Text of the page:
New survey suggests it may depend on your gender
A recent survey suggests that more women then men feel safe in their current neighbourhood, but more women than men also feel less safe using the bus, city parks or accessing police services.
“Men and women do look differently around safety and the areas they feel safe in,” said Clare Freeman, executive director of Interval House. “It wasn’t just the presence or absence of police in your neighbourhood that created a sense of safety.”
The west Mountain women’s shelter received a $200,000 grant from Status of Women Canada in 2010 to look at ways of building a safer community and ending violence against women.
One of the projects was to set up a women’s community safety advisory committee comprised of eight women from groups and agencies across Hamilton.
The committee developed a safe cities audit or survey that was conducted mostly on-line between Sept. 30 and Dec. 6 last year.
Of those who responded, 102 identified themselves as male, 281 female and three transgender.
One person identified themselves “other” and nearly 90 percent were age 21 or older.
Forty-one percent of respondents said they lived in the lower city, while 24 percent were from the Mountain and eight percent from Ancaster, Dundas, Waterdown and lower Stoney Creek.
The remainder was from rural or unknown areas.
More than half identified themselves as of white, Anglo-Saxon background.
The remainder included Canadian francophone Caucasian, Canadian Afro-Caribbean, Canadian Asian, aboriginal, south Asian, South American, Jewish, American, African and European
Eighty-one percent said they were heterosexual and most had incomes over $20,000.
Here are some of the survey results:
How safe do you feel in your current neighbourhood?
84 percent of females said they felt somewhat safe or safe and 12 percent of females said they felt somewhat unsafe or unsafe; 79 percent of males said they felt somewhat safe or safe and nearly 14 percent of males said they felt somewhat unsafe or unsafe
How safe do you feel using the bus?
72 percent of females said they felt somewhat safe or safe and 13 percent of females said they felt somewhat unsafe or unsafe; 78 percent of males said they felt somewhat safe or safe and 11 percent said they felt somewhat unsafe or unsafe.
How safe do you feel using parks?
70 percent of females said they felt somewhat safe or safe and 17 percent of females reported they felt somewhat unsafe or unsafe; 76 percent of males said they felt somewhat safe or safe and 12 percent of males said they felt somewhat unsafe or unsafe.
How safe do you feel accessing police services?
70 percent of females said they felt somewhat safe or safe and 14 percent felt somewhat unsafe or unsafe; 77 percent of males felt somewhat safe or safe and 11 percent of males felt somewhat unsafe or unsafe.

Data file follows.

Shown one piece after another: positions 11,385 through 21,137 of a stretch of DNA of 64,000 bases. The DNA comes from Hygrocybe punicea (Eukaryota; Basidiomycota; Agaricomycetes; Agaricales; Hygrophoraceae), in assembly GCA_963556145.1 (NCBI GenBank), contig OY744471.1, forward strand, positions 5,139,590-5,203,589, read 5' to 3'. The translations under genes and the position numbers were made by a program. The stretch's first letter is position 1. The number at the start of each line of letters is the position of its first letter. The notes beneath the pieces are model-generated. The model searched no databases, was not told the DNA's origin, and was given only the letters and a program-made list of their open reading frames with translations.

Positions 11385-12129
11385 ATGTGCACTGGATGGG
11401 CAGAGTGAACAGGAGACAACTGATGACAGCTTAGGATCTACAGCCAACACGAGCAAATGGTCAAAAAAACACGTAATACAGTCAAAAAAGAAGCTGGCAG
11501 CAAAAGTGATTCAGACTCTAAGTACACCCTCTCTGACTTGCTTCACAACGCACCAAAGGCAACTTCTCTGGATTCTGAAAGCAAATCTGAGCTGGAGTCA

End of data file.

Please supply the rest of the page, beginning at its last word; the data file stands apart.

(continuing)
When asked about domestic violence, 21 percent of the females and 10.5 percent of the males responded they felt unsafe at home due to an abusive partner and more than 95 percent of both groups agreed that living in a home without violence and eliminating racism, homophobia and economic and disability barriers are important parts of building safe communities.
The survey did not include reasons why respondents felt safe or unsafe.
“This survey really opens up the conversation around how do we view community safety,” said Freeman, who added the survey was also done to let local politicians and police know that gender does matter when it comes to making decisions about community safety.
While Freeman acknowledged the size of the survey is less than one percent of the population, it does provide some insight into what people are thinking when it comes to community safety.
“What it does give us is a snap shot (of public opinion) because we’ve never done a community safety audit that included the whole city,” she said.
Hamilton police chief Glenn De Caire said via e-mail that the police service is committed to building a safer community for women and children and the survey indicates there is still work to be done.
“This survey is a perfect example of citizen’s reaching out, working together and everyone having their voice heard and not just reflections of the police,” De Caire said. “Hamilton Police have many community partners and appreciate and encourage their input and perspective.”
Freeman said the numbers will be put into a report by the end of March that will be given to city council, the police service and to members of the male leadership committee that was organized last year with the goal of ending domestic violence in the community as part of the building safe communities’ initiative.
The survey will also be posted online via: intervalhousehamilton.org